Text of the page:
LogoLogo
  Logo
   
  Search
   
  Home
  What's New?
  For Sale
  A History
  Technical
  Stories
  Forum
  Email List
  Members Only
  Links
  Marine Weather
  Local Weather
  Roster
  Contact Us
   
   
Ray Greene and His New Horizons 26 (updated Oct 8, 2011)  
   

In 1957 Ray Greene commissioned S&S to design for him the New Horizons 26, an all fiberglass boat. pictured at the left. This was to be S&S's first design for a production fiberglass boat. George O'Day and Olin Stephens had their phone conversation on Dec 8, 1958 resulting in Olin's memo to his staff to start design work on the Dolphin (the birth certificate).

George O'Day was committed to fiberglass as the material that would bring boating to large numbers of people. In that December 8, 1958 conversation with Olin Stephens he specifically mentioned the New Horizons 26, along with Trina, the first Shaw 24 and a big winner on the Midget Ocean Racing Club (MORC) racing circuit.

So, these 2 designs, Bill Shaw's Trina, an all wood 24' yawl designed for the MORC rule, and the New Horizons 26, S&S's first production fiberglass boat designed to be an all fiberglass small cruiser, form the parentage of the Dolphin 24. Ray Greene was an important figure, directly and indirectly in the genesis of the Dolphin.

Ray Greene was an early plastic boat pioneer and, if not the first, at least one of the first, production builders of glass reinforced plastic boats.This is a photo of him from the Toledo Blade which I scanned from Dan Spurr's book Heart of Glass, Fiberglass Boats and the Men Who Built Them. Much of what is in this section comes from Dan's book.

Ray lived in Toledo and grew up passionate about boats. In 1929, at 16, he started wood dinghies in his family's garage. Perhaps inspired by his chemist father, his other passion was plastics. While at Ohio State University pursuing mechanical and industrial engineering degrees his research led him to synthetic resins. By the mid 1930s he was building small boats using melamine and urea resins with ordinary cloth for reinforcement.

Owens-Corning Fiberglas was also located in Toledo. In 1941, the company began weaving glass fibers for commercial use and Greene, who had been doing some experimental work for them with rocket tubes, purchased half the initial run of these fibers and built boat models using urea formaldehyde reinforced with glass. During the same period other companies were rushing to develop better resins. In 1942 Ray Greene got his hands on a laboratory produced sample of a polyester cold setting resin and built a dinghy reinforced with glass.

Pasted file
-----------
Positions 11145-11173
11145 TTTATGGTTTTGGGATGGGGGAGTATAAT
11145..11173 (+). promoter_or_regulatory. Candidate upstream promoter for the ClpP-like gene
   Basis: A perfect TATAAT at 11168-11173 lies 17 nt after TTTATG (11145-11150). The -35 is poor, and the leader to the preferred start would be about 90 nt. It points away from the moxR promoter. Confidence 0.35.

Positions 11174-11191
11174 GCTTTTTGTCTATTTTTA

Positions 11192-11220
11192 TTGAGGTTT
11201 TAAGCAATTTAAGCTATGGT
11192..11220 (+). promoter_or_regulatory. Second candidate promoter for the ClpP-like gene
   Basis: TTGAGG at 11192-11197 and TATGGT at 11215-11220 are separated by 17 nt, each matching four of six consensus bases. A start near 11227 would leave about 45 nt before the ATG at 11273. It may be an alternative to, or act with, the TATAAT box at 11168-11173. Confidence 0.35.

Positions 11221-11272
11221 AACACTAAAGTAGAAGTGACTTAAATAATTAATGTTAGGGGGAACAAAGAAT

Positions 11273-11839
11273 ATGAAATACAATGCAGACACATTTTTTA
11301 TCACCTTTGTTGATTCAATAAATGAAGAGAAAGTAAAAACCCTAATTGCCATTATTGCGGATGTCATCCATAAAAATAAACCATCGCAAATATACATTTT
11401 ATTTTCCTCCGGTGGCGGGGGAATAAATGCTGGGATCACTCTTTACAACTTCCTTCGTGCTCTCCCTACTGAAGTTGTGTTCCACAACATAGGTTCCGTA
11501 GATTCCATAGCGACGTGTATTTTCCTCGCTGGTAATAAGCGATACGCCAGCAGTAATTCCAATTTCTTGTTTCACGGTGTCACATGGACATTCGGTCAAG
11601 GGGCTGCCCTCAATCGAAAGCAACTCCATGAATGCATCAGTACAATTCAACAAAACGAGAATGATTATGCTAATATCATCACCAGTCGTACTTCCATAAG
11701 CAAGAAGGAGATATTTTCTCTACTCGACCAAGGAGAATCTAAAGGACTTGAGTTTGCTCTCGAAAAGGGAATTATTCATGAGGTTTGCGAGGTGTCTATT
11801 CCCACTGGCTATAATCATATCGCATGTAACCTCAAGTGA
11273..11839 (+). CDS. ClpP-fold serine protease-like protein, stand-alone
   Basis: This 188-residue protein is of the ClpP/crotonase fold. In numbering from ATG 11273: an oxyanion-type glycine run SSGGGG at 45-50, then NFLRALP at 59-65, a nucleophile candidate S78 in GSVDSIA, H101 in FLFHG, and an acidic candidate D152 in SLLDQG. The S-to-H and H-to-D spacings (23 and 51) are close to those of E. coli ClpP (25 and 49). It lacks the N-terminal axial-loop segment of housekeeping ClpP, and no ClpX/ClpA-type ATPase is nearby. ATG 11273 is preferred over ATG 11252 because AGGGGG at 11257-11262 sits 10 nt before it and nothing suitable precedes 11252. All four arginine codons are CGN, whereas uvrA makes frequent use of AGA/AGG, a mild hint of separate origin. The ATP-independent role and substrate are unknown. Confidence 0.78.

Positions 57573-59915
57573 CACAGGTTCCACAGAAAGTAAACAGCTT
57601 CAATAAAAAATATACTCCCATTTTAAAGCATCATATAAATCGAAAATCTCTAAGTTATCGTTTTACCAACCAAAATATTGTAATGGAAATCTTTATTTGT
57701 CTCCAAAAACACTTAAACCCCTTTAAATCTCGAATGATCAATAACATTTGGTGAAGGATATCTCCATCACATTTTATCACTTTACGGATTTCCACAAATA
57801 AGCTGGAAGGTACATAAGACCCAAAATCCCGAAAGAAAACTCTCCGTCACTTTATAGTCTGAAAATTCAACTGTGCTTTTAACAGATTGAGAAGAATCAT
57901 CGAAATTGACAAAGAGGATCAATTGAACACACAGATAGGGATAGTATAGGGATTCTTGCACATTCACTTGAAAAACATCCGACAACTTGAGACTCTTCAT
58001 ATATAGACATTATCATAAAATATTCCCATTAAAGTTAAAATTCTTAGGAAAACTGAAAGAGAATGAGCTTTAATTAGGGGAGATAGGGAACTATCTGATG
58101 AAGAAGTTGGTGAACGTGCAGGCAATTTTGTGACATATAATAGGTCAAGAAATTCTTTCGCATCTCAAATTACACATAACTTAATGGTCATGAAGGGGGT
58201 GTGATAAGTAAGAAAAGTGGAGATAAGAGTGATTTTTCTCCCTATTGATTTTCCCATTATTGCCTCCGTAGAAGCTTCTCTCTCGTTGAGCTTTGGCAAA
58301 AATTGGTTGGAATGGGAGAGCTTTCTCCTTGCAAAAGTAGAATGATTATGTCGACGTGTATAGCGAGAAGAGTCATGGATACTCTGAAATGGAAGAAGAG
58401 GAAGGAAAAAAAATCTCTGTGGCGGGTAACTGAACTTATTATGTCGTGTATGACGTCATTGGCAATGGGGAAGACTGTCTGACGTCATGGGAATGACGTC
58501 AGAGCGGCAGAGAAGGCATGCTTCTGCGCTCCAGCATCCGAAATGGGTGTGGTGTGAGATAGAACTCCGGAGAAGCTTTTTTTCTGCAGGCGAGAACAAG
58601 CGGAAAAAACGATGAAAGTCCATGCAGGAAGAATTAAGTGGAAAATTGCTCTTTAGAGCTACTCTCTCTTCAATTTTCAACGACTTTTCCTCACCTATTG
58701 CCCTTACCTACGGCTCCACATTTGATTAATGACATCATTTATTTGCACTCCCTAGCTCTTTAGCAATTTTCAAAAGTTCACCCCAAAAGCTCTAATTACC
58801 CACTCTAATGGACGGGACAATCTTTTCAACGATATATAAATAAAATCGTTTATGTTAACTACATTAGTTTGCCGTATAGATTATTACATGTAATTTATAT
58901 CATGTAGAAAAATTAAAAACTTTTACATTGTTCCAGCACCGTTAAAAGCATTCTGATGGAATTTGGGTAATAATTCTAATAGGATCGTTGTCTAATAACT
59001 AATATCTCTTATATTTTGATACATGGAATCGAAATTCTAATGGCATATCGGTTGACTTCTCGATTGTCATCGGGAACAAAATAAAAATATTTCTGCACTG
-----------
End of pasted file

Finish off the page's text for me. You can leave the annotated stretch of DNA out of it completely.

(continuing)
During the war Ray was a commissioned officer in the navy working on the building of small craft. After the war he returned to his boat building business and in 1947 introduced the Rebel, a 16' fiberglass hull, wood deck day sailer. More than 5000 were built and they are still actively raced. Ray himself was an active racer and winning skipper in the Rebel Class. By 1949 Ray believed he was the largest fiberglass boat builder in the world.

Back to the New Horizons 26. There has been some confusion on the name, and length, of the this boat. The actual length is 25'5" and in various places she is referred to both as the New Horizons 25, and the New Horizons 26. One of the objectives Ray Greene had was to make this boat a showcase for what could be done with fiberglass construction. For the same overall length, could be much roomier below, lighter and lower cost than tradtional wood construction, and if properly built be much lower maintence and longer lived. So this boat had many components made of molded fiberglass and minimized interior and interior wood. These boats had molded fiberglass interiors, glass hatches, even the option of fiberglass davits for its fiberglass dinghy.

 

For reasons not altogether clear, the New Horizons 26 project was not well regarded by S&S. It had a good sales spurt after introduction in 1959 but sales fell off sharply after the introduction of S&S's 3rd design for production in fiberglass, the Tartan 27, a 27' designed for Gordon Dougless and Ray McLeod, Jr., founders of Tartan Yachts (shown at left).

Ray Greene was, understandably, not happy with this development. Pictured at the left, the Tartan 27 was very sturdily built, and an excellent sailer, gaining immediate attention and admiration. She was said to be the Dolphin with headroom. Eventually more than 700 would be built. The lead designer at S&S for the Tartan 27, maybe the Dolphin 24, and perhaps even for the New Horizons 26, was Bill Shaw.

The following is a copy of the ad that appeared in Yachting Magazine's 1961 Boat show issue.

**************************

 
   
1
1 [Home] [A History] [Technical] [Restorations] [Stories] [Forum]
[Members Only] [Links] [Marine Weather] [Local Weather] [Contact Us]
 

© Copyright 2007. All Rights Reserved.

Website Design by EasyWebCreations.com & Powered by ASP Hosting